Good labor stats, seasonally adjusted for your comfort
The BLS reports today that the job picture in the US is looking pretty good. After a very disappointing May and June, July turns in a better-than-expected number.
Nonfarm employment grew by 207,000 in July, and the unemployment rate was unchanged at 5.0 percent, the Bureau of Labor Statistics of the U.S. Department of Labor reported today. Over the month, payroll employment rose in many service-providing industries.Note that the Bloomberg consensus forecast was just 175,000 jobs. With July plus a 20,000 job upwards revision to the weak June numbers, The Capital Spectator says we're "cookin' with gas" now.
I can't help but think that Barry Ritholtz is basically right, however, when I look at the seasonally unadjusted numbers. Barry is always going on about the funny number crunching done by the BLS among others, and the July figures seem out of sorts to me.
Case in point: the SA jobs number for July was +207,000 while the NSA number was -1,201,000. That in and of itself is not what caused my eyebrows to rise. What did is the fact that the NSA figure for July 2005 (-1,201,000) showed greater job loss than in July 2004 (-1,143,000), and yet the SA figure for July 2005 (+207,000) is two-and-a-half times larger than the SA number for July 2004 (+83,000). This is quite unlike January and April of both years, in which the SA and NSA figures are very similar (SA: 1/2004, +117; 1/2005, +124. NSA: 1/2004, -2661; 1/2005, -2692 . . . SA: 4/2004, +337; 4/2005, +292. NSA 4/2004, +1131; 4/2005, +1181). So why are the SA July figures so dramatically different from 2004 to 2005 when the NSA figures are pretty similar -- and especially since the NSA figures for 2005 are worse than 2004?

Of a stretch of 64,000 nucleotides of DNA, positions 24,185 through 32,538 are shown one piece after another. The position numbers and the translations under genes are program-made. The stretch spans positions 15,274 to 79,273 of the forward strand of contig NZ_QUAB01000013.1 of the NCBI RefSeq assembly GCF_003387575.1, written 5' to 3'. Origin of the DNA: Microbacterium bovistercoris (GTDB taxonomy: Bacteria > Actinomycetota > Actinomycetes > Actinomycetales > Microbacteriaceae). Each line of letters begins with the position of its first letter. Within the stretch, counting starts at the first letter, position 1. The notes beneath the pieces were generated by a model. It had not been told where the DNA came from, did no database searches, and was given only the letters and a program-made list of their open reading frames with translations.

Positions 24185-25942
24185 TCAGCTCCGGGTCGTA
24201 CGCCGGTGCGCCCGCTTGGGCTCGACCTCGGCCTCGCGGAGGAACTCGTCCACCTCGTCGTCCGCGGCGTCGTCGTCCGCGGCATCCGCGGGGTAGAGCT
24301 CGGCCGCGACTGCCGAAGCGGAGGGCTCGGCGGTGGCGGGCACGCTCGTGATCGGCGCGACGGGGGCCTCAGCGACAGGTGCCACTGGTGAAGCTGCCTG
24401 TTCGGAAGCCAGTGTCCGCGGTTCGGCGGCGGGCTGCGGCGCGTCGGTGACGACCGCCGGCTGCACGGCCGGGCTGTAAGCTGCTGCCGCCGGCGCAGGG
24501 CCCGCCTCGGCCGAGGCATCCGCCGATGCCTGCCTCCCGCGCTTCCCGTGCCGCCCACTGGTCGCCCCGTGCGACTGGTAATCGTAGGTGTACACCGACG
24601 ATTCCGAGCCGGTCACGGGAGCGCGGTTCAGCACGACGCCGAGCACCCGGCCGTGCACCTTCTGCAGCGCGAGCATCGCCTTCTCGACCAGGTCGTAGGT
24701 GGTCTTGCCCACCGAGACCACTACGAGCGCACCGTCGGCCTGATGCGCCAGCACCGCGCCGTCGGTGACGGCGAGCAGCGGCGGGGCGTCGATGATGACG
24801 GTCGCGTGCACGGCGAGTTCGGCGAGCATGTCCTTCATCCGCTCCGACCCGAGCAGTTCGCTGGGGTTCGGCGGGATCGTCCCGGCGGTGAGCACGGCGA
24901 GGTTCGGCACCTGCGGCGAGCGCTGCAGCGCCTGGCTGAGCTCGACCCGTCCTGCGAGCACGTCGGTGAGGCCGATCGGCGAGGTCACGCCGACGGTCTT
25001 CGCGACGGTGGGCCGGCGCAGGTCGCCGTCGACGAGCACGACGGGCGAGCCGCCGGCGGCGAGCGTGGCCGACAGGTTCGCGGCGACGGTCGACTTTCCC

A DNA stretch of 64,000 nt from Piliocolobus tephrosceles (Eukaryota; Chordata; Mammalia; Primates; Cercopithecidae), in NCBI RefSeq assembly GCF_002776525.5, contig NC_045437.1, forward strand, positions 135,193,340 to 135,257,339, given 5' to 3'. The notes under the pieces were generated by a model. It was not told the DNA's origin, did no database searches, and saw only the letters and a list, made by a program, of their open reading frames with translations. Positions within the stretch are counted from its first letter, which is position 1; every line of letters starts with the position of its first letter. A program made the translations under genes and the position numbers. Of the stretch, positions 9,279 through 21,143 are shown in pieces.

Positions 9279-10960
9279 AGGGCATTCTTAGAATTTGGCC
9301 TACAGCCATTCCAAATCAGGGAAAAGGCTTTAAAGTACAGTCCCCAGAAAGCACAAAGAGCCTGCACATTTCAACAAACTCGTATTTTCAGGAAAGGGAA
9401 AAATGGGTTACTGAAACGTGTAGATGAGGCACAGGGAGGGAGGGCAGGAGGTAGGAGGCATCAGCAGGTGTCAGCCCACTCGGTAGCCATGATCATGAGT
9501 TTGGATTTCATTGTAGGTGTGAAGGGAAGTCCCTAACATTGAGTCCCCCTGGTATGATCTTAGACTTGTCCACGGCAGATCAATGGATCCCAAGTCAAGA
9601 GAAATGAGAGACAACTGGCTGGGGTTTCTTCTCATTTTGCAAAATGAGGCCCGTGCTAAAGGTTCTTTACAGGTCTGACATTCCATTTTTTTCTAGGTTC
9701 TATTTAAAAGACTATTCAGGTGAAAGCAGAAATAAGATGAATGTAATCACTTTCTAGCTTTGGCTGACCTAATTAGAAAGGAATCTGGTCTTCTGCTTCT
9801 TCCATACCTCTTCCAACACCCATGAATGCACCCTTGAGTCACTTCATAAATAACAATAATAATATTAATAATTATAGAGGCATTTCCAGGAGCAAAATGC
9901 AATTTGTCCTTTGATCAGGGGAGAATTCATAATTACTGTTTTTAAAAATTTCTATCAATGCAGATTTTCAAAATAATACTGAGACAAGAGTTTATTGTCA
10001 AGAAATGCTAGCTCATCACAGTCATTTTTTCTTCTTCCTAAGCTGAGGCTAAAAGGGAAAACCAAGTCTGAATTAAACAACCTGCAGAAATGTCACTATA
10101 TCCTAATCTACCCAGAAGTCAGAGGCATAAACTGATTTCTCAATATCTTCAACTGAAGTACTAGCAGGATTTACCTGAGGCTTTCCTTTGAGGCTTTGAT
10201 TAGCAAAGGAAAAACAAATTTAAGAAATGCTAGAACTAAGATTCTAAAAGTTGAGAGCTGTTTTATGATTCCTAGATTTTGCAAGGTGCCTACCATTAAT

My second concern: if we're now "cookin' with gas", why is the NSA job total for January through July 2005 (+344,000) actually lower than in 2004 (+358,000)?